In highly male-dominated academic groups, male candidates from the same group often compete against women from outside groups. In this case, it may be extremely difficult to select the woman from the outside even though she is equally qualified. There are no easy answers in situations like these, Hansen believes. When the budget allows, two people can be hired instead of one. When this is not possible, some difficult choices have to be made, he adds.
Hansen, himself, has made some controversial choices as head of the department, and he knows that some think he has not involved the staff enough in his decisions.
“It’s difficult to change the gender balance in a conservative democratic system. There comes a point when the majority does not support the choices that must be made in order to recruit more women. This is quite simply because we are starting from a highly male-dominated level, and before we achieve a more balanced group, we must make some choices. Without a clear mandate from the leadership that makes it possible to sustain these principles, I think it is difficult to make any progress.”
In other words, you are saying that in this field it is not possible to change from the bottom up?
“That’s right. Change will not happen from the bottom up.”
Support from above
However, Hansen feels that he has gotten good support from the top administration, noting it is crucial that the leadership backs up the efforts of the department heads who are “involved in the struggle on a daily basis”.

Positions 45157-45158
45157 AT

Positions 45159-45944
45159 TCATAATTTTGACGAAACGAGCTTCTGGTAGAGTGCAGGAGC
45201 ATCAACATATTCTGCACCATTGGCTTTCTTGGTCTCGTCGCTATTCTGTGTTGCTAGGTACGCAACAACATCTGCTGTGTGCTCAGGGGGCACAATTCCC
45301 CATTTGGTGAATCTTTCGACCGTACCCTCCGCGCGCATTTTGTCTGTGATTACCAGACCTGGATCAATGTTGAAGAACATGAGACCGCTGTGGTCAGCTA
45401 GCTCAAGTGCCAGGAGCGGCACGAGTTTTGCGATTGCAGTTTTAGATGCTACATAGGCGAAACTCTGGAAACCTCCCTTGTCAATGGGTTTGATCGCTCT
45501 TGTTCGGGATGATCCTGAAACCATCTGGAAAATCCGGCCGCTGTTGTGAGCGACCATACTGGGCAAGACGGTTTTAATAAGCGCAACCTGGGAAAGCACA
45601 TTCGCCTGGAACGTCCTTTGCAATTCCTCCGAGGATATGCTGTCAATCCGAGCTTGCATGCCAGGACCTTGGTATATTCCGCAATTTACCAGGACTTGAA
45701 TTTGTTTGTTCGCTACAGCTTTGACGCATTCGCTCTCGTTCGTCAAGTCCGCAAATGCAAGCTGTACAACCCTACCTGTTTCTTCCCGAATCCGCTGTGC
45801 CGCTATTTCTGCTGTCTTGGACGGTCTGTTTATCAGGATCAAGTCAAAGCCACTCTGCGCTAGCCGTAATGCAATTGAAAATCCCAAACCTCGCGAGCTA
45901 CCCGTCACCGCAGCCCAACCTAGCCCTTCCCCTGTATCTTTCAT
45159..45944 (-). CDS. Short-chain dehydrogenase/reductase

“What is enacted at the highest level, what the Rector says, is all-important. A clear signal must be sent about the leadership’s vision on practical policy, and the University of Bergen has done this. I perceive gender equality to be an integral part of all the university’s activities, from the top administration to the faculties to the academic departments.”
The university’s overall action plan states that all faculties must have their own action plans for gender equality. The leadership at the Faculty of Mathematics and Natural Sciences has made gender equality a priority, which Hansen believes is the key to continuing the efforts to improve the gender balance when he leaves his position soon as head of the department.
“If gender equality is not on the list of things to include in the ongoing dialogue with the faculty, as it has been throughout my entire term, then the pressure will let up.”
Lack of resources
Hansen is fairly satisfied with what they have achieved in the department to improve gender balance in recent years, although he would have liked to come even farther.
“I see that the process has begun, but in no way have we achieved our objectives. Five women out of 35 academic employees is nothing to brag about. If we had 10 women, at least we would have a gender balance that reflects the percentage of women who are beginning to study physics, and we could be rather sure that we had a stable group of both genders.”
Achieving this, however, can be difficult. Hansen believes that the situation regarding resources at the department will be the greatest challenge for gender equality efforts in the future.
“We don’t anticipate any significant turnover in the staff due to age, and we see a tendency toward shrinking rather than increasing budgets, so it is hard to imagine that we will manage to recruit so many women,” he explains.
Based on six years of experience as head of a highly male-dominated department, Hansen has some advice for politicians who want to ensure that gender equality efforts continue within the research groups:
“Rather than short-term, piecemeal measures, there needs to be a long-term plan with a ten-year perspective that awards new, permanent resources to successful groups. This could be viewed in connection with academic plans drawn up by departments which currently have an unacceptable gender balance,” he concludes.
Translated by Connie Stultz